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Orthopraxis



Orthopraxis is the theological term for ''correct practice.''

Correct practice required of anyone who would be regarded as a Christian.
- Source: A Biblical Guide To Orthodoxy And Heresy, Christian Research Journal, Summer 1990, by Robert M. Bowman.

Christian orthodoxy leads to orthopraxis. Unsound theology, however, leads to unsound practices (aberrant behavior).

A church or movement that persists in unsound practice - all or not supported by unbiblical and/or extra-biblical teachings - may be (or may eventually turn into) a cult of Christianity.

Talk the Talk and Walk the Walk

The Bible teaches that Christians should not just 'talk the talk,' but also 'walk the walk.' While a person can not achieve salvation by doing good works, the Bible shows that good works are evidence of salvation:

Christians are saved by grace and not by works:

As for you, you were dead in your transgressions and sins, {2} in which you used to live when you followed the ways of this world and of the ruler of the kingdom of the air, the spirit who is now at work in those who are disobedient. {3} All of us also lived among them at one time, gratifying the cravings of our sinful nature and following its desires and thoughts. Like the rest, we were by nature objects of wrath. {4} But because of his great love for us, God, who is rich in mercy, {5} made us alive with Christ even when we were dead in transgressions--it is by grace you have been saved. {6} And God raised us up with Christ and seated us with him in the heavenly realms in Christ Jesus, {7} in order that in the coming ages he might show the incomparable riches of his grace, expressed in his kindness to us in Christ Jesus. {8} For it is by grace you have been saved, through faith--and this not from yourselves, it is the gift of God-- {9} not by works, so that no one can boast. {10} For we are God's workmanship, created in Christ Jesus to do good works, which God prepared in advance for us to do.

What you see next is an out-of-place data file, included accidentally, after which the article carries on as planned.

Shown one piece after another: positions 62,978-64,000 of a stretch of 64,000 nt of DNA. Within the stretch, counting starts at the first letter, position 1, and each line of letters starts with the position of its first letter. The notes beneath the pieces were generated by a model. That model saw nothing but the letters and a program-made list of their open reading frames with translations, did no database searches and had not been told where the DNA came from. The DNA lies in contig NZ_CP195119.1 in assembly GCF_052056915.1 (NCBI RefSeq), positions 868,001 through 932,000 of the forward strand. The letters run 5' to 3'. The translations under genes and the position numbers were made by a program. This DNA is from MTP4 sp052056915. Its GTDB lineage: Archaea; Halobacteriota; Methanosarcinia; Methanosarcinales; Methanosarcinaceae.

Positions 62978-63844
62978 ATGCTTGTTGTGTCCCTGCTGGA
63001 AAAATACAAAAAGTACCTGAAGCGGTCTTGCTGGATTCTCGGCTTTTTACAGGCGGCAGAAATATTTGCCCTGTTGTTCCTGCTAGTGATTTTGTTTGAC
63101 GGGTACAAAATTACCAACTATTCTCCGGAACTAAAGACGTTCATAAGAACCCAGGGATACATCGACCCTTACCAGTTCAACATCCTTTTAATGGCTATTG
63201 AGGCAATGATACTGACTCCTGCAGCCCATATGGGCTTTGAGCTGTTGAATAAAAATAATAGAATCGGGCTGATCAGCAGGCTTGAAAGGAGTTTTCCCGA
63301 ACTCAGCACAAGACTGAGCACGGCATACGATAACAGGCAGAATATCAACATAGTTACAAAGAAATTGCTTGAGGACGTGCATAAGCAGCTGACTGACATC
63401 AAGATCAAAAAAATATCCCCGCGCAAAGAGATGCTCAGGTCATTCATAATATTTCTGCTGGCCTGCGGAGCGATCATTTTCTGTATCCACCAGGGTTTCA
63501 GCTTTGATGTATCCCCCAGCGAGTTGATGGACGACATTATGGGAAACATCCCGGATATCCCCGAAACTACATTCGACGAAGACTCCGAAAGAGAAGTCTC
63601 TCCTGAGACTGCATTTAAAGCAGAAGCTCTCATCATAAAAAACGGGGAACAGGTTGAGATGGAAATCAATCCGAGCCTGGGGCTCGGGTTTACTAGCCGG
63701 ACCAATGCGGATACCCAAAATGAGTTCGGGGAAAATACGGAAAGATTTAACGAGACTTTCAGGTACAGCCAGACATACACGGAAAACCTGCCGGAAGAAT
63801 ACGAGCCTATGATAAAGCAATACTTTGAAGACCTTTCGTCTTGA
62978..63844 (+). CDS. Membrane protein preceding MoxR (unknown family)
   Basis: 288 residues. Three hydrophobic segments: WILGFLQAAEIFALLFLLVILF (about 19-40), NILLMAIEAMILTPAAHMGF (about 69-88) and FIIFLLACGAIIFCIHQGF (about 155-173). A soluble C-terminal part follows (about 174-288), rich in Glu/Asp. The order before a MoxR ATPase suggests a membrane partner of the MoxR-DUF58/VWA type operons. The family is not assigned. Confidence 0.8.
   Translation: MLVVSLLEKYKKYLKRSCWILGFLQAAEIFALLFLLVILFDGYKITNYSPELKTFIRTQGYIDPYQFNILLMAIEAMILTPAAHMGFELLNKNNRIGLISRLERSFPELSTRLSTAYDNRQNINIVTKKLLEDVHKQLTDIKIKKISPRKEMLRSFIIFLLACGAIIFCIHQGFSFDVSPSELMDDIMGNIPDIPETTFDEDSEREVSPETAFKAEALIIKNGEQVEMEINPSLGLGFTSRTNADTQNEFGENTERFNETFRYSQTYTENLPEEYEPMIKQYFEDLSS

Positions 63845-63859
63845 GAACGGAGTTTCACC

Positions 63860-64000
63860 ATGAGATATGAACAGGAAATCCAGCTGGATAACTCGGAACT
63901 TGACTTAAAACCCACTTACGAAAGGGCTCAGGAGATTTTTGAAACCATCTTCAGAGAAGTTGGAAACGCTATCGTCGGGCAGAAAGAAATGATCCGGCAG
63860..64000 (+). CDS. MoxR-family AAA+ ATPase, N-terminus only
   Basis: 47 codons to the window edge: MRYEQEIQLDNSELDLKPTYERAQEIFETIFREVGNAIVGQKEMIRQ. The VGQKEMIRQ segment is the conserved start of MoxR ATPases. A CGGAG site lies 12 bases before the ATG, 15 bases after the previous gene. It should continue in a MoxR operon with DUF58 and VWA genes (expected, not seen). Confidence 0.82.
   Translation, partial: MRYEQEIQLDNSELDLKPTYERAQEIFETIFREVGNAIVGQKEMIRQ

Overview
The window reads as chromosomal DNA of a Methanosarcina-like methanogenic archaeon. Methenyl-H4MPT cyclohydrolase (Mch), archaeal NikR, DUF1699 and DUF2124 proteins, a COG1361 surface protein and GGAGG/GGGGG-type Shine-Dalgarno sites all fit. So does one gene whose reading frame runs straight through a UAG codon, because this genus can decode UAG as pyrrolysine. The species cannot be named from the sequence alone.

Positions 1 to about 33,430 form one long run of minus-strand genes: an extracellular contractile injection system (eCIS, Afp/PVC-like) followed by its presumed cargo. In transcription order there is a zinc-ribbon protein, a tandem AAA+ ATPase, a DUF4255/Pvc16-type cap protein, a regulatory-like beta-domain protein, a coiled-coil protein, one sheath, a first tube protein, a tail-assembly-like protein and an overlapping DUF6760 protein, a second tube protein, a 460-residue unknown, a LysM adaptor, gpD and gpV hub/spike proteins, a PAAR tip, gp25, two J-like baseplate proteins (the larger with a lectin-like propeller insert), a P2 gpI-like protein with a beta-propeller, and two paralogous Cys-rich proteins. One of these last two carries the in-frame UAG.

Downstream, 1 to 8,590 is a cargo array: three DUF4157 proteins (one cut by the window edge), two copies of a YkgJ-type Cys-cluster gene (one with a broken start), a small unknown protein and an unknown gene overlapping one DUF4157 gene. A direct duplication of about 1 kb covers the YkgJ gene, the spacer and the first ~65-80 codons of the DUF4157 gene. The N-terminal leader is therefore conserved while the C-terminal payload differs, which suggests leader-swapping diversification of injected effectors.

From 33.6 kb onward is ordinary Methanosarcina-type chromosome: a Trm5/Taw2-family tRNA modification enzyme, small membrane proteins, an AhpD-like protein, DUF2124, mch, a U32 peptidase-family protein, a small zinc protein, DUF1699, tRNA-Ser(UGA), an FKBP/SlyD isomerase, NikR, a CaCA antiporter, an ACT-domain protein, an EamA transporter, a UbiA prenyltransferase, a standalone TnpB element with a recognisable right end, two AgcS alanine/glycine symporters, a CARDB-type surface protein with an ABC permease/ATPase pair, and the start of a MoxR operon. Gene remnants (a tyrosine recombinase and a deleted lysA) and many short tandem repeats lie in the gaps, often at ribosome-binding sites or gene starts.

- Source: Ephesians 2:1-10 NIV

Salvation is then evidenced by good works (deeds):

What good is it, my brothers, if a man claims to have faith but has no deeds? Can such faith save him? {15} Suppose a brother or sister is without clothes and daily food. {16} If one of you says to him, "Go, I wish you well; keep warm and well fed," but does nothing about his physical needs, what good is it? {17} In the same way, faith by itself, if it is not accompanied by action, is dead. {18} But someone will say, "You have faith; I have deeds." Show me your faith without deeds, and I will show you my faith by what I do. {19} You believe that there is one God. Good! Even the demons believe that--and shudder. {20} You foolish man, do you want evidence that faith without deeds is useless ? {21} Was not our ancestor Abraham considered righteous for what he did when he offered his son Isaac on the altar? {22} You see that his faith and his actions were working together, and his faith was made complete by what he did. {23} And the scripture was fulfilled that says, "Abraham believed God, and it was credited to him as righteousness," and he was called God's friend. {24} You see that a person is justified by what he does and not by faith alone.
- Source: James 2:14-24 NIV

Origin

The term “orthopraxis” was introduced into Christian theology by liberation theologians in the 1960s. It was meant as a corrective to an orthodoxy that affirmed all the right things about God and yet was complacent about (or worse, complicit in) systemic injustice and oppression.

“Praxis” denotes a way of relating theory and practice. It seeks to avoid both unreflective practice and theory that does not lead to transformative action in the world. Instead, praxis involves an ongoing critical reflection on practice that leads to the revision of theory, even as theory serves to direct practice. What makes praxis “ortho” is its consistency with the understandings and imperatives of Christian faith.

Liberation theology is informed by social theory that discloses the nature of systemic injustice. “Orthopraxis” is then focused on socioeconomic change on behalf of the oppressed. But the term can take on wider meaning. It can refer to Christian discipleship more broadly, and raises the question of how our actions as Christians are or are not consistent with the faith we profess. It is in this wider sense that we can speak of “orthopraxis” in Wesley’s theology.
- Source: Consider Wesley, Catalyst Online

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This post was last updated: Jan. 30, 2007